Over the last several years, I’ve pretty much had a “word of the year” choose me. It’s a ritual I didn’t set out to create, but one that continues to show itself to me. It’s actually kind of weird.
I’ve never sat down and thought, “What will this year’s word be?” In fact, when I read of other people choosing a defining word of the year, well, honestly…I thought it was kind of silly.
Yet here I am.
This year was no different. With my focus on grace for 2016…and then seeing last year unfold (or…unravel?), the tap on my shoulder was distinct and firm: mercy.
I need mercy. We need mercy.
Sometimes there can be confusion over the difference between grace and mercy, but I’ve always understood it as such: grace is receiving the good that you do not deserve…and mercy is not receiving the bad that you do deserve (or consequence or justice—however you want to word it).
2017 needs us to focus on both the giving and receiving of mercy.
First, let’s talk giving.
It feels of late that there are a lot of folks aiming for others to “get what they deserve.” A sense of injustice is palpable pretty much everywhere you turn. Many people feel that what is happening in various aspects of the world simply isn’t right. And I am one of them. The wariness—and weariness—I feel in my heart as we enter a new “era” is very real.
I won’t get into specifics here…if you feel something isn’t right, you know what it is. If you feel you’ve been treated unfairly, you know what it is. If you see changes that need to be made, you know what they are.
To me, the challenge of my word for 2017 is balancing mercy with action. I don’t think the tap I felt on my shoulder for this word was another way of saying “do nothing in the face of injustice.” Oh, no. That would be a totally shitty way to deal with the problems that have been laid out before us.
No…it is the giving of mercy in the process of working toward better days.
In fact, I think that giving mercy is step one. For me, a part of giving mercy means having compassion. It is having an understanding of the “why” on your way to the “what.”
Yet it’s much easier to offer mercy to a 3-year-old who’s broken your favorite work of art than it is to offer mercy to an adult who is calling another human being an “ape.”
That’s the hard part. That’s where I need to check my inner Ralphie whose response to bully boy Farkus I can relate to all too well:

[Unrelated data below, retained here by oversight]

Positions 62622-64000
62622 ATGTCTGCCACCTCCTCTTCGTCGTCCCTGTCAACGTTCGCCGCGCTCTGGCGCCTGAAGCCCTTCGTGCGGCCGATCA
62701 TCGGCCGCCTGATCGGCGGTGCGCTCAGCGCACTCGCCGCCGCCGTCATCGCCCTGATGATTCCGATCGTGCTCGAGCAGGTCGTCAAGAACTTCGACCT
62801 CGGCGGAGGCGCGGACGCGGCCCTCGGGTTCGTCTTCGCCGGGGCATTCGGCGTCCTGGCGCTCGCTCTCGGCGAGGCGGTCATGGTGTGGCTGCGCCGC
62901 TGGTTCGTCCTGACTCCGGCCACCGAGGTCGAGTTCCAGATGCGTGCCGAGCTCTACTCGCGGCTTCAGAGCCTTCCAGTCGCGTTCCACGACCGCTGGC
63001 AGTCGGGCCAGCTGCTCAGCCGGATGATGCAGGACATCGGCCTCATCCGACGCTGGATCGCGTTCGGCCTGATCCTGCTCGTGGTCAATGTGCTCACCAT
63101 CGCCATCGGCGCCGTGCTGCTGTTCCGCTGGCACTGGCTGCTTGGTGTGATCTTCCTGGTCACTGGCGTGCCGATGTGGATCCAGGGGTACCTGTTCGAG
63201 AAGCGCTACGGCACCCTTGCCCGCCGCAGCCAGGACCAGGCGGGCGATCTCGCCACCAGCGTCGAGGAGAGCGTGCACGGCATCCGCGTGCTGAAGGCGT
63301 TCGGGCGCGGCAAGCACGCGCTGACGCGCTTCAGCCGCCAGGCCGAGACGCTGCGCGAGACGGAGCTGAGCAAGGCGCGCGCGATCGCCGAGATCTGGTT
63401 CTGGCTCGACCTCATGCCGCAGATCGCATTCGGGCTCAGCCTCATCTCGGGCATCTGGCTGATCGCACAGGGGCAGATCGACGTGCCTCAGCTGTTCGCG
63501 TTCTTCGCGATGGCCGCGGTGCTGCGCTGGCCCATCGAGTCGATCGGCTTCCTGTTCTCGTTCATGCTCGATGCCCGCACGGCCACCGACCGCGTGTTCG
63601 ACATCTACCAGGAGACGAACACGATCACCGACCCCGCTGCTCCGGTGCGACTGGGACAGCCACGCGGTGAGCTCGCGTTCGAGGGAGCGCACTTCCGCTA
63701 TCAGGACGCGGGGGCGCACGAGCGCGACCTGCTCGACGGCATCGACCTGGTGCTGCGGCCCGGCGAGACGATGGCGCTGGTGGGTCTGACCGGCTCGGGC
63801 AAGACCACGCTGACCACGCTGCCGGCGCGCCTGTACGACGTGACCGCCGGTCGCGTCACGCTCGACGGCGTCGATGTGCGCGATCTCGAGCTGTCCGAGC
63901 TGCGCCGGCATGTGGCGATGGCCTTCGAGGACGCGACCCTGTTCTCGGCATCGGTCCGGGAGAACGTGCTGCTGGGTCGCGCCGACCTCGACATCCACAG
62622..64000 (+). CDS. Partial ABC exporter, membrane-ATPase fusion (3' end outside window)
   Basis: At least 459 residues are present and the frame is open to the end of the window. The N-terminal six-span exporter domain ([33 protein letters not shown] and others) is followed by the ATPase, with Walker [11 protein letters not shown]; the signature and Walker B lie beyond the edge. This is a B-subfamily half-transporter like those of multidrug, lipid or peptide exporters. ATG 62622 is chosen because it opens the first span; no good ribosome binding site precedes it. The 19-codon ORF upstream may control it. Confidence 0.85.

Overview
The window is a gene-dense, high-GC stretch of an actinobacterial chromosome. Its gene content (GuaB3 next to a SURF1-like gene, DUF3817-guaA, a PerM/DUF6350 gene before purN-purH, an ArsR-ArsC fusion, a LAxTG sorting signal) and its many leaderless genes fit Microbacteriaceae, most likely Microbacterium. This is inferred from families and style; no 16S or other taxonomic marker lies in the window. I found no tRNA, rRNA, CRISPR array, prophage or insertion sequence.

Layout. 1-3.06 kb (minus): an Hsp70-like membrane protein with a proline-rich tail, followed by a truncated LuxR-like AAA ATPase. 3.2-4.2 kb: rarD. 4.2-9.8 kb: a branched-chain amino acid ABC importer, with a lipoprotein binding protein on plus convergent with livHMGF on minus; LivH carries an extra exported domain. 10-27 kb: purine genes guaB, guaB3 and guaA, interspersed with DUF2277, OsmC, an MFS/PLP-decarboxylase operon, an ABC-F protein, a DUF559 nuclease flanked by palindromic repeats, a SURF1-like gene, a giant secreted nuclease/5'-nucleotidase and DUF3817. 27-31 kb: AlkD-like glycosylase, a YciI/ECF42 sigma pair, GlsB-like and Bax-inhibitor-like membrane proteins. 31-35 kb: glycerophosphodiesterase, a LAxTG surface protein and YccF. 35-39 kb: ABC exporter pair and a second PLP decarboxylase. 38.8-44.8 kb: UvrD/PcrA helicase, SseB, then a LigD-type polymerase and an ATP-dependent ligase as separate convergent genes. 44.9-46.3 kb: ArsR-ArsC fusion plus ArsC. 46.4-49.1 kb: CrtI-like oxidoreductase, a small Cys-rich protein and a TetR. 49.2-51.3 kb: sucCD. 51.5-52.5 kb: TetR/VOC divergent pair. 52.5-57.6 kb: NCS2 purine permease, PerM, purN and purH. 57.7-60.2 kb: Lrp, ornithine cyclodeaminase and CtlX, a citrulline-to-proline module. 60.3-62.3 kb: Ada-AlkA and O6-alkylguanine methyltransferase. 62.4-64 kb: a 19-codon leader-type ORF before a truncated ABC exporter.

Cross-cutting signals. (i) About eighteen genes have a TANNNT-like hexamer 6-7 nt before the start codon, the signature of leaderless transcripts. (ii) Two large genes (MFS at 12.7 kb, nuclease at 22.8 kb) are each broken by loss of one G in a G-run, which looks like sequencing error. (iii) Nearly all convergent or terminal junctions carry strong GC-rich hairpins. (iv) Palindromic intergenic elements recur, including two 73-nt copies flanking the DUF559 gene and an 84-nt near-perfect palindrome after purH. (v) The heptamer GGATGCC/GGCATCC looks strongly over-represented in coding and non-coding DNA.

Yes, I may have watched A Christmas Story once or twice of 12 times over the holidays. And if you’re familiar with the movie…who actually does offer mercy? The mom. Even though she’s ready, willing, and able to stick a bar of soap into her kid’s mouth for swearing, she doesn’t lower the boom when it comes to Ralphie socking Farkus. Though it is unspoken, we know that she somehow understands that what happened came from a place of hurt—and that the mercy she gives him is not a license to go around knocking other kids bloody.
I think a lot of the crap that’s flying around our world right now is coming from hurt and fear that we just can’t ignore. That we have been ignoring…and it’s taken a toll.
Please know that this is not my saying that we need to give Bashar al-Assad compassion as he bombs hospitals and children. Sometimes things are too dark to be understood or given mercy. At least that’s my take on it.
The bottom line is that there is headway to be made if we stop pointing the finger of contempt and instead try to exhale, understand, and realize that deep down, we are more alike than different.
Then we can battle on to create a world where we all have a fair shot at life, liberty, and the pursuit of happiness.
And while issues and injustices on a grand scale are certainly worthy of our care and attention, it is perhaps the personal mercies that can create the most dramatic impact on our lives.
The personal slights and attacks are often ones that dig deeper into our sense of injustice. After all, we know our own hurts best. It’s human nature. But what would happen if we offered mercy instead of seeking our pound of flesh?
While an “I’m sorry” goes a long way toward healing a wound, I believe mercy can do the same—just from a different direction. And since healing is good no matter which direction it comes from, mercy can be a powerful medicine.
Now let’s take a quick minute to think about receiving mercy, too.
It’s not always easy. Pride can stand in the way. But just like free ice cream, if it’s offered to you, you should probably take it before it starts to melt. And remember, true mercy is coming from a good place: empathy, compassion, and forgiveness. If it’s feeling like condescension, then…it’s not really mercy.
Perhaps the hardest mercies to accept are those we need to give to ourselves. When I’m treating myself like my own personal Farkus, I try to look at myself as though I was another actual person. It’s amazing how much kinder I’m willing to be to that “other” person than I am to my inside me. That in and of itself is something I need to offer myself mercy for!
Thank goodness I have a whole year—a lifetime, really—to work on getting stronger at all the aspects of mercy. I need it.
And though I’ve focused here on earthly mercies, I would be remiss if I didn’t speak to the original Mercy Giver…and model. I’m eternally grateful for the mercy given to me. Every day. Every. Single. Day.